[0028] Further, the translation of the first mounting arm 106 and the second mounting arm 108 may be controlled manually by an operator, or automatically by a motor (e.g., a servomotor, an electric motor, etc.) and a controller (e.g., the controller 20). In some embodiments, the translation of the first mounting arm 106 and the second mounting arm 108 may be prevented while the third arm 66 is in motion, and in some embodiments, the translation of the first mounting arm 106 and the second mounting arm 108 may be enabled while the third arm 66 is in motion. In some embodiments, the first sliding arm 102 and the second sliding arm 104 may be integral to the mounting bracket 110 and/or the first sliding arm 102 and the second sliding arm 104 may be a single sliding arm extending between the first mounting arm 106 and the second mounting arm 108. Further, the first sliding arm 102 and the second sliding arm 104 may include any suitable structure that enables translation, including a drawer slide, rail slide, etc.

[0029] Each of the two paint applicators 28 includes an inlet 134 that may couple to a cable (e.g., a fiber optic cable) for controlling certain aspects of the paint applicators 28. Each of the two paint applicators 28 also includes an outlet nozzle 136 through which a flow of paint may exit the respective paint applicator 28. As the flow of paint travels through the paint applicator 28 and out through the outlet nozzle 136, the flow of paint may atomize into a fine mist and be sprayed onto the bicycle frame 100 to form a layer of paint. The outlet nozzle 136 may alter the shape of the sprayed paint and the amount of area of the bicycle frame 100 that is covered in paint. Further, the distance between the paint applicator 28 and the bicycle frame 100 may also affect the area covered by paint. As illustrated, the paint applicators 28 may be at a first distance 140 from the bicycle frame 100, or at a second distance 142 from the bicycle frame 100. The first distance 140 and the second distance 142 may be equal to each other, or the first distance 140 and the second distance 142 may be different from each other. In some embodiments, causing the first distance 140 to be equal to the second distance 142 may cause the paint sprayed onto the bicycle frame 100 to have a uniform layer thickness.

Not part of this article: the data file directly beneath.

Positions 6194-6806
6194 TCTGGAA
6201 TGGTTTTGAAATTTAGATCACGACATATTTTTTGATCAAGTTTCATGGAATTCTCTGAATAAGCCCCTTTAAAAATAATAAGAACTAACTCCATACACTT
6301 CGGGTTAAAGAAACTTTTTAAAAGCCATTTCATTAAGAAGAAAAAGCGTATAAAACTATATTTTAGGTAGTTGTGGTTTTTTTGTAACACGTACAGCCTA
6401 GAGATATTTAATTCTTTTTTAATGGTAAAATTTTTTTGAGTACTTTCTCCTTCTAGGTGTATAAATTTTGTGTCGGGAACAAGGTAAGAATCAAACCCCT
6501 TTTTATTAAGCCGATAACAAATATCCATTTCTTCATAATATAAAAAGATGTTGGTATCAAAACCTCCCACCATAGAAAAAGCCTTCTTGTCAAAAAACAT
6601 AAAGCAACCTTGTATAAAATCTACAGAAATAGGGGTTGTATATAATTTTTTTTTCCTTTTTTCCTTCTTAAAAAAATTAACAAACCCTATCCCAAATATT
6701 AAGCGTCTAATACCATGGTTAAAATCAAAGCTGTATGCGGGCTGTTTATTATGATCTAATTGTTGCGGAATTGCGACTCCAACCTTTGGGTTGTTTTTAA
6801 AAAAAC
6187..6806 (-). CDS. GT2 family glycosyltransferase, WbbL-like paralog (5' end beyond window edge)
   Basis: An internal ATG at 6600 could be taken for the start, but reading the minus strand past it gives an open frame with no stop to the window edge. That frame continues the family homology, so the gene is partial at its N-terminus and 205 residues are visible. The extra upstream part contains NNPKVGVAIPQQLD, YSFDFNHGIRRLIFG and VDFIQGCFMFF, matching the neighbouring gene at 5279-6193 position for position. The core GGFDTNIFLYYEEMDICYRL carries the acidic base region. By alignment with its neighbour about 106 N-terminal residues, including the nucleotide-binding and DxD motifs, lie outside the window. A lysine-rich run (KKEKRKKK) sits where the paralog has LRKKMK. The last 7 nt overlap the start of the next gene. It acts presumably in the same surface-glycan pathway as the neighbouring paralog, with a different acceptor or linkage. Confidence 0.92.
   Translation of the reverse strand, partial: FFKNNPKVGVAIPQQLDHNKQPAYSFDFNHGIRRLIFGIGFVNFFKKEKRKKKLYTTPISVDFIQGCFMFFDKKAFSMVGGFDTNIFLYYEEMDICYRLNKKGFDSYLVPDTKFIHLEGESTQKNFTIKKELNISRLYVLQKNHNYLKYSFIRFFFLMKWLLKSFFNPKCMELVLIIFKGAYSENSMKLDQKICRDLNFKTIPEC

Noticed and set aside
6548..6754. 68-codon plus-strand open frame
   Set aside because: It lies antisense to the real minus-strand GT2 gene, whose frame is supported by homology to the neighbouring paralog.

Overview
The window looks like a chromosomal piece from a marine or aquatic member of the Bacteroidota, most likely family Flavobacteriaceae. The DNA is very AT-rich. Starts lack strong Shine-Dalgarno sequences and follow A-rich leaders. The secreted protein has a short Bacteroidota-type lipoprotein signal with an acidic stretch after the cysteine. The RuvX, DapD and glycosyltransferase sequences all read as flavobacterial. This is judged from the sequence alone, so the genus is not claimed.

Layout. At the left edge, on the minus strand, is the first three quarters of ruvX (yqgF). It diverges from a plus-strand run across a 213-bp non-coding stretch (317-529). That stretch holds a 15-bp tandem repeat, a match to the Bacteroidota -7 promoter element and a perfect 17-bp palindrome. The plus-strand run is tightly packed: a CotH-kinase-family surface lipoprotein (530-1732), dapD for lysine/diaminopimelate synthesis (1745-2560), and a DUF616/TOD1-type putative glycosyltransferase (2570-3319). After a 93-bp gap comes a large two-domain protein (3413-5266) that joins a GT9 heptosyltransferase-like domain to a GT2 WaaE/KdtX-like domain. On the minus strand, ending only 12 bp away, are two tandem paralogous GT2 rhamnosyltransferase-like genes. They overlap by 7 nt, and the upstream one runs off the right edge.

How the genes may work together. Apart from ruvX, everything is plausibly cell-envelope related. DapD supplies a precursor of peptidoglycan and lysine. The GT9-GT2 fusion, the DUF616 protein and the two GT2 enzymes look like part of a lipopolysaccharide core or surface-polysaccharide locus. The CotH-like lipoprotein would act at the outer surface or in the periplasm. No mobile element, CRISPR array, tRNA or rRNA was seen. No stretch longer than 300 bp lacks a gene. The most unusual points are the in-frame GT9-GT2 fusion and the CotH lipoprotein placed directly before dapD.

[0030] FIG. 4 is a flowchart of an embodiment of a process 160 for autonomously applying paint to a bicycle frame. The process 160 enables a robot system to apply paint to a bicycle frame with a uniform layer thickness. Although the following process 160 includes a number of operations that may be performed, it should be noted that the process 160 may be performed in a variety of suitable orders (e.g., the order that the operations are discussed, or any other suitable order). All of the operations of the process 160 may not be performed. Further, all of the operations of the process 160 may be performed by the controller.

[0031] The controller is configured to determine (block 162) at least one physical dimension of the bicycle frame. The physical dimension may include any suitable dimension, such as length, thickness, width, etc. Further, the physical dimension may be received from a user input.

[0032] Then, the controlled determines (block 164) a distance setting between the two paint applicators. As discussed above, the paint applicators may be moved relative to one another by utilizing sliding arms. The distance setting may be determined based, at least in part, on the area covered by paint sprayed from each paint applicator. For example, the determined distance setting may cause the areas covered by paint sprayed from each paint applicator intersect with one another such that there is no unpainted space between the areas covered by paint sprayed from each paint applicator. In some embodiments, the distance setting may be based, at least in part, on the at least one physical dimension. For example, the distance setting may be such that the areas covered by paint sprayed from each paint applicator encompasses some or all of the area along the at least one physical dimension.